Frieze Week LA had us art fair hopping and gallery going for a full three days. The art-centric field trip provided an overview of contemporary art right now via established and emerging galleries (none from Canada, though!) and a diverse array of artists, artwork, and special projects.
Here are some of my highlights from the fairs and select galleries around town. Click the ‘launch map’ tab above to get your bearings and navigate this story…
FRIEZE ART FAIR returned for its second iteration at Paramount Picture Studios in Hollywood, attracting 35,000 visitors, including well-heeled art collectors from around the globe to regular folk like me, simply there to experience the event.
The new Focus LA section was my favourite part of the fair. Curated by Rita Gonzales of LACMA, it featured 13 emerging L.A. galleries (under 15 years), some commercial, some artist-run, which provided an overview of the local gallery scene and artists to watch (Gabriella Sanchez, Genvieve Gaignard, Sayre Gomez, Jaime Munoz, to name a few!).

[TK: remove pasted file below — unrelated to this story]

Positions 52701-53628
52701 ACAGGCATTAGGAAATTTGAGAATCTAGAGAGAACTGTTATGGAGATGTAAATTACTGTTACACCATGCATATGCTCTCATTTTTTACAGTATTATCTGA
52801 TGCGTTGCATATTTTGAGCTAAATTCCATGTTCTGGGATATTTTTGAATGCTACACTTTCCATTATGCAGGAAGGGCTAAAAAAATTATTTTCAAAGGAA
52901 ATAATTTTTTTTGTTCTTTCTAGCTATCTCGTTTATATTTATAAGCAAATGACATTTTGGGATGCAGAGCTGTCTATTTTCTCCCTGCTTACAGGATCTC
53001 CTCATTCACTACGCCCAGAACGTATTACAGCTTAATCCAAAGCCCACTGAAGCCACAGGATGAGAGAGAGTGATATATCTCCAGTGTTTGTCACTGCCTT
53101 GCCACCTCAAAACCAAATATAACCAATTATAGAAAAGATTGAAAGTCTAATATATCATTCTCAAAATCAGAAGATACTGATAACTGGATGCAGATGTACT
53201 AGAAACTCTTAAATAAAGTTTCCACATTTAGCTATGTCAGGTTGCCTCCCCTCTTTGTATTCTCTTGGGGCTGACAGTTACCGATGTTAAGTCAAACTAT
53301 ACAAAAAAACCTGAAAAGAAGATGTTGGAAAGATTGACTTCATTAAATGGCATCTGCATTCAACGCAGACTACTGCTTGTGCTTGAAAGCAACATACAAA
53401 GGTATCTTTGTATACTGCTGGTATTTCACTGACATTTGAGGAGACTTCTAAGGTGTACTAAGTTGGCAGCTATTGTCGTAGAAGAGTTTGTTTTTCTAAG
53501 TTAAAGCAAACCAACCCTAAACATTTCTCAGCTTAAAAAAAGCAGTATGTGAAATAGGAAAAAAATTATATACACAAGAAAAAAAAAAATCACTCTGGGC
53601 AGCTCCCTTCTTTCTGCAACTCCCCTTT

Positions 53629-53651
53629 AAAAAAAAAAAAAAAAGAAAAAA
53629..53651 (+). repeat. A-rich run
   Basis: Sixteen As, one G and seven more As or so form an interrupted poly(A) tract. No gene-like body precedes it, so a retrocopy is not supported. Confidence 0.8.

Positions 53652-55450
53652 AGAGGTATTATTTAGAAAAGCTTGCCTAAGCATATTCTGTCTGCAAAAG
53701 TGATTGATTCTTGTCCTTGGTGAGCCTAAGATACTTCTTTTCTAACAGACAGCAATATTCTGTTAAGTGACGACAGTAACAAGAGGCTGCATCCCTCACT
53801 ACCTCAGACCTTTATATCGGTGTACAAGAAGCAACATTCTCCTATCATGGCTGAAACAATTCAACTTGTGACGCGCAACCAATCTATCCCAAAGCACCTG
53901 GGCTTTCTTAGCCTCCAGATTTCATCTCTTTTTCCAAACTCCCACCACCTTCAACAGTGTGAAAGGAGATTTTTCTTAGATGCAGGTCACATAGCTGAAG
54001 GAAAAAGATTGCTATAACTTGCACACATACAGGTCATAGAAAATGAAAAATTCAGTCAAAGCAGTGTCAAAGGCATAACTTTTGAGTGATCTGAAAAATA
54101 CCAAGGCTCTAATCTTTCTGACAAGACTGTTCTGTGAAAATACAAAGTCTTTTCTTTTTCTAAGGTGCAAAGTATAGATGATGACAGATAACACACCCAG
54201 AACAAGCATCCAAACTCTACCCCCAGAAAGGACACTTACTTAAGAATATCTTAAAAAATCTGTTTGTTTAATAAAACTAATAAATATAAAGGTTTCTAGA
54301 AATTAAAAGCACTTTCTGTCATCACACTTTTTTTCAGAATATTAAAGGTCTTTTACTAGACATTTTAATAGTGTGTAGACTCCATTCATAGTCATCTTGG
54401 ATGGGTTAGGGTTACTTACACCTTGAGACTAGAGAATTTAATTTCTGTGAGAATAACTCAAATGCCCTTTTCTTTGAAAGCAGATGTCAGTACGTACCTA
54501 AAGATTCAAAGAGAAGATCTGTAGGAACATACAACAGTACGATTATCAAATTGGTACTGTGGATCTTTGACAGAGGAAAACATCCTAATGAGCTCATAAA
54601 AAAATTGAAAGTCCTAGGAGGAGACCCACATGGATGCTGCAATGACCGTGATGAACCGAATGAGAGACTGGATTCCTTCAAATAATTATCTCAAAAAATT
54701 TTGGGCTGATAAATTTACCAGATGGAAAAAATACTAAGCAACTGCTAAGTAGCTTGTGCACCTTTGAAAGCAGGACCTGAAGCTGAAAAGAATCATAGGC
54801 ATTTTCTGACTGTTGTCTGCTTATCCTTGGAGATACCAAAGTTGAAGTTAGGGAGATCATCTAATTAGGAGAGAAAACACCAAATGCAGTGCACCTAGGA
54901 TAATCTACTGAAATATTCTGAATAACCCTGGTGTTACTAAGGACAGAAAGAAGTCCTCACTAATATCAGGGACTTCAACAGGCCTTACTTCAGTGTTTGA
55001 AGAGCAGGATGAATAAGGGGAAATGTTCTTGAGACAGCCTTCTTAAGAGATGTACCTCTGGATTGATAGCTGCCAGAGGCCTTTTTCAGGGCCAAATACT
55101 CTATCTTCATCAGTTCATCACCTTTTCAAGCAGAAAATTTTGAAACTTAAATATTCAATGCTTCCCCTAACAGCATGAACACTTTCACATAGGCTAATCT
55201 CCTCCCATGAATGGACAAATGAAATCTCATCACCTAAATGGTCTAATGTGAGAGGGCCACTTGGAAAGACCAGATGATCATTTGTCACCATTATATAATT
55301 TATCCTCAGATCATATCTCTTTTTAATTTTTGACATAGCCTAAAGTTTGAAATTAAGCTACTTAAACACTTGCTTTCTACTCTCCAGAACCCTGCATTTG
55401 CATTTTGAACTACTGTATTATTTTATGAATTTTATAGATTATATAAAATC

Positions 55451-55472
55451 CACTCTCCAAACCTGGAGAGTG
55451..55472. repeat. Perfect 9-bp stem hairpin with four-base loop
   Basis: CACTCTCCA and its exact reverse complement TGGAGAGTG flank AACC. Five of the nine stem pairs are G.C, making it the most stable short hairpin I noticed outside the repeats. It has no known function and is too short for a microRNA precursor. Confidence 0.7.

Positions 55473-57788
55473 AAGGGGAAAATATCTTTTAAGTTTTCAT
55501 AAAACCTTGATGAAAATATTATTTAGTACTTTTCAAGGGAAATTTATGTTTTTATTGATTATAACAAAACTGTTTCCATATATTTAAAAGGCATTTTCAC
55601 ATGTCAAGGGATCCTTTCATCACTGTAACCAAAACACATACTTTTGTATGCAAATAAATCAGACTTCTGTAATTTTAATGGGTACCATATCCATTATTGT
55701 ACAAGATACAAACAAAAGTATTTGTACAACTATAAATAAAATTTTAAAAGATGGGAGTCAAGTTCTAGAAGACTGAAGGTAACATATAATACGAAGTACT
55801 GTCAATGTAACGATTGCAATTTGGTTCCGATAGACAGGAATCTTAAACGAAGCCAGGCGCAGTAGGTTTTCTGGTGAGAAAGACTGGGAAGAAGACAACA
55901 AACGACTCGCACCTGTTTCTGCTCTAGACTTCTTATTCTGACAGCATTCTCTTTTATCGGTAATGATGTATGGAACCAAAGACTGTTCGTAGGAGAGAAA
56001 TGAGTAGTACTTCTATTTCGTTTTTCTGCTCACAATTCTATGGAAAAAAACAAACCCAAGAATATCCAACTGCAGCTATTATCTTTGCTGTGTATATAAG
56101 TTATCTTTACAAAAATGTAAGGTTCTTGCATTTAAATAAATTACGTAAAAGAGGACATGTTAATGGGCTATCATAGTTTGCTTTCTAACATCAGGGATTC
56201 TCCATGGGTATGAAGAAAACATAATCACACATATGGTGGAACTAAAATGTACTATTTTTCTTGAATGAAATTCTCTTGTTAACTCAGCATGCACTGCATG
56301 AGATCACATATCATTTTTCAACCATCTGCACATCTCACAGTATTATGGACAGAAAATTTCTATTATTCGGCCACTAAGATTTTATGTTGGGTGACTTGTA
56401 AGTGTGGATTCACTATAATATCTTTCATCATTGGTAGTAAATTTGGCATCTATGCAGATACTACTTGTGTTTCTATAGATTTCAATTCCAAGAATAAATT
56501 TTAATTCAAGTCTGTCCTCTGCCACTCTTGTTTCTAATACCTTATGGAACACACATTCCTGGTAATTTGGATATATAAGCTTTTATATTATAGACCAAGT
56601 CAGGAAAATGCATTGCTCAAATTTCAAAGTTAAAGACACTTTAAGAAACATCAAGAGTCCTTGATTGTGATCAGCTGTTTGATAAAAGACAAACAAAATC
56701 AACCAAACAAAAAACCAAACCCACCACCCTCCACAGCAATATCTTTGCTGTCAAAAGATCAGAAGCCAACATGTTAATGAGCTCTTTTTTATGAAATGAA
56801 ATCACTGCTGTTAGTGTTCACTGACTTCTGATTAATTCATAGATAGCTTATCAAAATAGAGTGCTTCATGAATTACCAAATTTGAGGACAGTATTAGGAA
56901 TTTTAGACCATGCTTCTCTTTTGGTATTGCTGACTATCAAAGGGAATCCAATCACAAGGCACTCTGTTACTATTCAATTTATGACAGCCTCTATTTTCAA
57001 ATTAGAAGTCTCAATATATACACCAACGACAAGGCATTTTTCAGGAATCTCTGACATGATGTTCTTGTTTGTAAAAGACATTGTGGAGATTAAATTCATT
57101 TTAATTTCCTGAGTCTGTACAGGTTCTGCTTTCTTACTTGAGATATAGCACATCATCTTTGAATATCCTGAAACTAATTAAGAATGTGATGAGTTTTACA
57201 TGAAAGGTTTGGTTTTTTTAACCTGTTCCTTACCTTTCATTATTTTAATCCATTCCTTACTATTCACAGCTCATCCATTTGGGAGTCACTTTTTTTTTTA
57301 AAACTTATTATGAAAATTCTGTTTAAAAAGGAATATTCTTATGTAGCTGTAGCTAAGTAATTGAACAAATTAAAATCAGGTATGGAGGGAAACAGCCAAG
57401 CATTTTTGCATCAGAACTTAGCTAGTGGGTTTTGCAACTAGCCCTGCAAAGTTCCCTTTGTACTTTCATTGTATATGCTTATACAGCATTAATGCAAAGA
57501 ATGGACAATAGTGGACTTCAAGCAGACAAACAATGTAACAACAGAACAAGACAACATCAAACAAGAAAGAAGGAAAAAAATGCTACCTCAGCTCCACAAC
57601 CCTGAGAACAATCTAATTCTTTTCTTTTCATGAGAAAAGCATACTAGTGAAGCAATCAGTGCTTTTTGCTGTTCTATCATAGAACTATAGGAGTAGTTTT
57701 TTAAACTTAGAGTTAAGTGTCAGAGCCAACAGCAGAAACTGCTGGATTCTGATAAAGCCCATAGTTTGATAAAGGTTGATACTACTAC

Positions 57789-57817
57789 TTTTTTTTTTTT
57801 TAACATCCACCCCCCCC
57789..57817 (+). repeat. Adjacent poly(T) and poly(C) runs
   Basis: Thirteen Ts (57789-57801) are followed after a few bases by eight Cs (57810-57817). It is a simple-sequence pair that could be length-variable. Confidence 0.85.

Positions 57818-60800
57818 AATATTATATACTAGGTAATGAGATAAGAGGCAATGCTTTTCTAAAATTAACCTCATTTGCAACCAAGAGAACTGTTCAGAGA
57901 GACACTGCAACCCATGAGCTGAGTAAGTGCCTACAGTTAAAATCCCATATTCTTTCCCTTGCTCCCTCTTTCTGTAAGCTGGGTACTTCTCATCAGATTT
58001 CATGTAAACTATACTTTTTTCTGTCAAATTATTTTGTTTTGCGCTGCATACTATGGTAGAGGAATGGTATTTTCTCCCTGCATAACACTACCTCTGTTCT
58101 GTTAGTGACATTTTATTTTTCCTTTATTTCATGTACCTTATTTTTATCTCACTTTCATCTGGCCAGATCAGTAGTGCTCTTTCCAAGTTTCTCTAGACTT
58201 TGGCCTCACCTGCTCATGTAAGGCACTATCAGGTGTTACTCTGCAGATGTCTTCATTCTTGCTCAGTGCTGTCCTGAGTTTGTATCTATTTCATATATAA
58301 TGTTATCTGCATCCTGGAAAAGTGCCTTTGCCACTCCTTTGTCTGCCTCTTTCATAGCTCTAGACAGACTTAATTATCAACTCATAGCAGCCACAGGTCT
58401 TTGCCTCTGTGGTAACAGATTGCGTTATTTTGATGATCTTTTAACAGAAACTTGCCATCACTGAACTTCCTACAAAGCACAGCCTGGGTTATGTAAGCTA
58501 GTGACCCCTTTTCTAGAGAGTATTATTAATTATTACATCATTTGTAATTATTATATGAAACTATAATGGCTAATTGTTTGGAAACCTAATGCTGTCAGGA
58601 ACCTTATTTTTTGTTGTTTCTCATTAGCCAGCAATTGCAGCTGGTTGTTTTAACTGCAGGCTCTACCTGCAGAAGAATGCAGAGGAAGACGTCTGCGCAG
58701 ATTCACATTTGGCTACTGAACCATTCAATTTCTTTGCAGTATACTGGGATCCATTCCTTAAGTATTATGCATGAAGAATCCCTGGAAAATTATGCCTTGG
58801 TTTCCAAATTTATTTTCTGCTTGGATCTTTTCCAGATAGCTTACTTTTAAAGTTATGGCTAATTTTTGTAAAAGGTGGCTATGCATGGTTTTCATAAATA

Other stand-out booths included: Sadie Coles HQ with new paintings and custom floral wallpaper by Venezuelan painter Alvaro Barrington; Greene Naftali with a presentation of Cory Arcangel’s recent screen works of automated bots navigating social media; and Salon 94’s festive booth with wallpaper and portraits by Derrick Adams, and works by Lyle Ashton Harris, Laurie Simmons, Amy Bessone, and Thomas Barger.
Offsite, Frieze Music brought us an evening of performances, held at the original CBS Studios (now NeueHouse Hollywood, a private workspace), co-curated by writer/curator Kevin McGarry and uber-curator Hans Ulrich Obrist. Acts included Moses Sumney, Caroline Polachek, and Zsela. And, Barbara Kruger’s public art project, Untitled (Questions), commissioned by Frieze, punctuated the city’s street banners, billboards, and buildings with 20 questions in bold white-on-green text—provocative questions like Who buys the con?, Where are you going? and so on.